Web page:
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Trusts, and how they came to be

Nicola Bruce, partner in the Bermuda office of Appleby (Photograph supplied)

What traces its history through Ancient Rome and the Crusades, can have many de facto owners, none at the same time, and can hold entire groups of companies while owning nothing?

The answer is a trust.

Trusts play a vital role in private wealth planning, business structures, local government — in the form of education and healthcare trusts — and charity. The families we work with often establish vast charitable trusts benefiting good causes on a truly under-appreciated scale.

Real-estate trusts own vast swaths of property, and many employee benefit and pension schemes are also trust-based, with the largest pension trusts being worth more than the gross domestic product of some states.

So, trusts don’t just concern the rich and famous — millions of blue-collar workers will be beneficiaries.

Trusts are everywhere, but in Bermuda and most other jurisdictions that recognise trusts, they don’t exist as a legal person.

Sometimes, trust lawyers make the mistake of talking about trusts as though everyone understands them, when even other lawyers commonly make mistakes when it comes to trusts, such as making them parties to agreements, which they cannot be. It is their trustees who own their assets and must enter into contracts on their behalf.

Trusts trace their history to Ancient Rome, and were developed further in England in response to injustice experienced by early Crusaders.

They often transferred their lands to trusted friends before going to fight for years or decades — for them to be administered for their families in their absence — only to return and find that the person holding the title to the land refused to hand it back.

To counter this injustice, a new concept was needed that recognised that legal and beneficial title in a single asset could be split.

Legal title means owning something on paper; beneficial title denotes a right to benefit from the asset. Most of the time, legal and beneficial ownership vest in the same person.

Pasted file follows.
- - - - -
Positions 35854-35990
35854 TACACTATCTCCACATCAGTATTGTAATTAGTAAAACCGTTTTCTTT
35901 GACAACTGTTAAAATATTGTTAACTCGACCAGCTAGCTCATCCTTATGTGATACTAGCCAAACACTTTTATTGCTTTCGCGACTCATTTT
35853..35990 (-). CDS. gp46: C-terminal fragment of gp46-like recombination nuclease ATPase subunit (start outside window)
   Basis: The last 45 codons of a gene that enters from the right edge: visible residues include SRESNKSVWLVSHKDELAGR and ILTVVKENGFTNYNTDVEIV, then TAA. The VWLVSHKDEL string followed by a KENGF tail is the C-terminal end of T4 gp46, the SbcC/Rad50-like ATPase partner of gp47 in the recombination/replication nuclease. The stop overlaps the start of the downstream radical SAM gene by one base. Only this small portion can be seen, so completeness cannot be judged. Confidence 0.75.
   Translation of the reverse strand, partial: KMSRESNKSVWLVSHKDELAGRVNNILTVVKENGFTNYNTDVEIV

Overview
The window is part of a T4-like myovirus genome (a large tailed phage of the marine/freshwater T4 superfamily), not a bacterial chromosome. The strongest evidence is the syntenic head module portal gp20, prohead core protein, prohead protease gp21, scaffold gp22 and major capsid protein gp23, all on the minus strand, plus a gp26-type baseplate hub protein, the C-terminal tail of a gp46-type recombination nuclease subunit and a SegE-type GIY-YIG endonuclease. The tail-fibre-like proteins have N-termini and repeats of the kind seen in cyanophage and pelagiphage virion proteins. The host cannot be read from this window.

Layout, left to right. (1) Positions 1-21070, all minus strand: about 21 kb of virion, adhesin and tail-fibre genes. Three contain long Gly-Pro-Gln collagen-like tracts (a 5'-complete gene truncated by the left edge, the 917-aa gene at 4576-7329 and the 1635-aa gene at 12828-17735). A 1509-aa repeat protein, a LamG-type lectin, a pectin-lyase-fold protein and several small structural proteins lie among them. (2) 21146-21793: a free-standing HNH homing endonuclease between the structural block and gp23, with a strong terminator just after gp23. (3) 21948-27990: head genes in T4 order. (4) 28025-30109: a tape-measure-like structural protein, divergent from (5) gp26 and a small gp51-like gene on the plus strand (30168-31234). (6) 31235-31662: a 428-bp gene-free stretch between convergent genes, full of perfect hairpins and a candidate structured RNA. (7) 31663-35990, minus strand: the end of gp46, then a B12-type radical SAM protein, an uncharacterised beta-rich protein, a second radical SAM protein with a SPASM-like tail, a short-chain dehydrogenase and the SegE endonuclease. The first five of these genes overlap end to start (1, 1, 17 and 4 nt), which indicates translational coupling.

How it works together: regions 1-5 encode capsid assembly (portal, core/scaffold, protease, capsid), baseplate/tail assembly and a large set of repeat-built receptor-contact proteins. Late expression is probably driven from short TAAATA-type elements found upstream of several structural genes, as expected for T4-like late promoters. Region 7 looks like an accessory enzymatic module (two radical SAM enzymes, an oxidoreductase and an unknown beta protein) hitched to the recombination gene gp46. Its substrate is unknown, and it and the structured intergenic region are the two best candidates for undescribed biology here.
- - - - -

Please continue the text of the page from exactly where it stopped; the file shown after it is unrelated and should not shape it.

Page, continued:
When a trust is created, there is a split — the person who holds legal title to the thing is a trustee, and the person for whose benefit they are holding the asset is the beneficiary.

When the Crusaders signed their lands over to friends, they intended to part with legal, but not beneficial, ownership — the friend was intended to hold the legal title for the benefit of the Crusader and his family, ie, as a trustee.

The recognition of this led to the development of trusts law by the ancient Court of Chancery, which strived to ensure that a strict application of the common law was tempered by innovating in the interests of justice — the case law so developed was known as “equity”.

Legal principles were developed in relation to trusts — for example, the principle that someone cannot benefit from acting as trustee — so in the case of the Crusaders, lands intended to be held in trust could not be kept by the trustee for his own benefit.

It’s odd to think of ownership in one asset being split into different dimensions. It gets even more interesting where discretionary trusts are concerned — if such a trust is established for A, B and C, none of them has any fixed rights to benefit from the assets, only a right to be considered as an object of distributions. A, for example, may never receive a cent.

Further, many offshore jurisdictions such as Bermuda recognise trusts with no beneficiaries at all — as long as they meet certain conditions including having clear purposes — so the “real” owner of their assets is, effectively, an idea.

With a history tracing back through holy wars and ancient empires, trusts fulfil a diverse range of functions, from education, to family trusts, charities, trusts set up to orphan special-purpose vehicles, and investment trusts.

They are ubiquitous yet mysterious to many.

They help the wealthy with intergenerational wealth planning, and workers to survive in their old age.

They are often invoked in circumstances where it would be unfair for someone to benefit from an asset they are holding.

In Britain, the National Health Service is run largely through trusts.

They are one of the most complex and interesting concepts in law.

Nicola Bruce is a partner in the Private Client & Trusts department at Appleby. A copy of this column can be obtained on the Appleby website at www.applebyglobal.com. Appleby is only able to advise on matters of Bermuda law, and this article should not be used as a substitute for professional legal advice. Before proceeding with any matters discussed here, persons are advised to consult a lawyer

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Published April 25, 2024 at 8:00 am (Updated April 24, 2024 at 7:15 pm)

Trusts, and how they came to be

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